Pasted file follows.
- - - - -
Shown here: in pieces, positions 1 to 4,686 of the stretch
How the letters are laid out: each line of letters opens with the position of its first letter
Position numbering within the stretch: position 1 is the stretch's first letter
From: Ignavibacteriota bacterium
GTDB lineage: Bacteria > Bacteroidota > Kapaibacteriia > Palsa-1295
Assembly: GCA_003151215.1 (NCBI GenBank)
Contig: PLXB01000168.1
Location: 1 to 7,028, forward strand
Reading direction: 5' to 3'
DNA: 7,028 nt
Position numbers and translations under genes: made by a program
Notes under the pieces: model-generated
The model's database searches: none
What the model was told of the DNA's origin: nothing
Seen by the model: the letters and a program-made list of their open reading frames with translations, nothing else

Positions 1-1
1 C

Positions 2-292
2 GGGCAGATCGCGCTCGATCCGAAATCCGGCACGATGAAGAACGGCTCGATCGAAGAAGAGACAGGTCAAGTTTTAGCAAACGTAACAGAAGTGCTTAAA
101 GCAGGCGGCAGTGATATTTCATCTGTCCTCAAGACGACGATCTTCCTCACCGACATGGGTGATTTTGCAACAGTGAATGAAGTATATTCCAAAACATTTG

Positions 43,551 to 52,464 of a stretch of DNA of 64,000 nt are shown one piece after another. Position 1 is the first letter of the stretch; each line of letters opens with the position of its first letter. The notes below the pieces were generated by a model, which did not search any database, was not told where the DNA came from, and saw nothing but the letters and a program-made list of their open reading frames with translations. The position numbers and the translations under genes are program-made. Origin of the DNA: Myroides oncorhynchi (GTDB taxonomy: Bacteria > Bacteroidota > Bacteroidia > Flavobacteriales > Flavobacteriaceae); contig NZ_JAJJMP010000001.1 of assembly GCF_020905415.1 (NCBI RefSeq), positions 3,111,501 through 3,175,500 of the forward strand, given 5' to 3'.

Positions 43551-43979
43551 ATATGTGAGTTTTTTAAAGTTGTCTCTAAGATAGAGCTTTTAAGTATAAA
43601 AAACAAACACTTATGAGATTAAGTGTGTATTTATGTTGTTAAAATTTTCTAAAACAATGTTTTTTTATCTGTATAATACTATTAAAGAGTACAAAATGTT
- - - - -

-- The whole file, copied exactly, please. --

Shown here: in pieces, positions 1 to 4,686 of the stretch
How the letters are laid out: each line of letters opens with the position of its first letter
Position numbering within the stretch: position 1 is the stretch's first letter
From: Ignavibacteriota bacterium
GTDB lineage: Bacteria > Bacteroidota > Kapaibacteriia > Palsa-1295
Assembly: GCA_003151215.1 (NCBI GenBank)
Contig: PLXB01000168.1
Location: 1 to 7,028, forward strand
Reading direction: 5' to 3'
DNA: 7,028 nt
Position numbers and translations under genes: made by a program
Notes under the pieces: model-generated
The model's database searches: none
What the model was told of the DNA's origin: nothing
Seen by the model: the letters and a program-made list of their open reading frames with translations, nothing else

Positions 1-1
1 C

Positions 2-292
2 GGGCAGATCGCGCTCGATCCGAAATCCGGCACGATGAAGAACGGCTCGATCGAAGAAGAGACAGGTCAAGTTTTAGCAAACGTAACAGAAGTGCTTAAA
101 GCAGGCGGCAGTGATATTTCATCTGTCCTCAAGACGACGATCTTCCTCACCGACATGGGTGATTTTGCAACAGTGAATGAAGTATATTCCAAAACATTTG

Positions 43,551 to 52,464 of a stretch of DNA of 64,000 nt are shown one piece after another. Position 1 is the first letter of the stretch; each line of letters opens with the position of its first letter. The notes below the pieces were generated by a model, which did not search any database, was not told where the DNA came from, and saw nothing but the letters and a program-made list of their open reading frames with translations. The position numbers and the translations under genes are program-made. Origin of the DNA: Myroides oncorhynchi (GTDB taxonomy: Bacteria > Bacteroidota > Bacteroidia > Flavobacteriales > Flavobacteriaceae); contig NZ_JAJJMP010000001.1 of assembly GCF_020905415.1 (NCBI RefSeq), positions 3,111,501 through 3,175,500 of the forward strand, given 5' to 3'.

Positions 43551-43979
43551 ATATGTGAGTTTTTTAAAGTTGTCTCTAAGATAGAGCTTTTAAGTATAAA
43601 AAACAAACACTTATGAGATTAAGTGTGTATTTATGTTGTTAAAATTTTCTAAAACAATGTTTTTTTATCTGTATAATACTATTAAAGAGTACAAAATGTT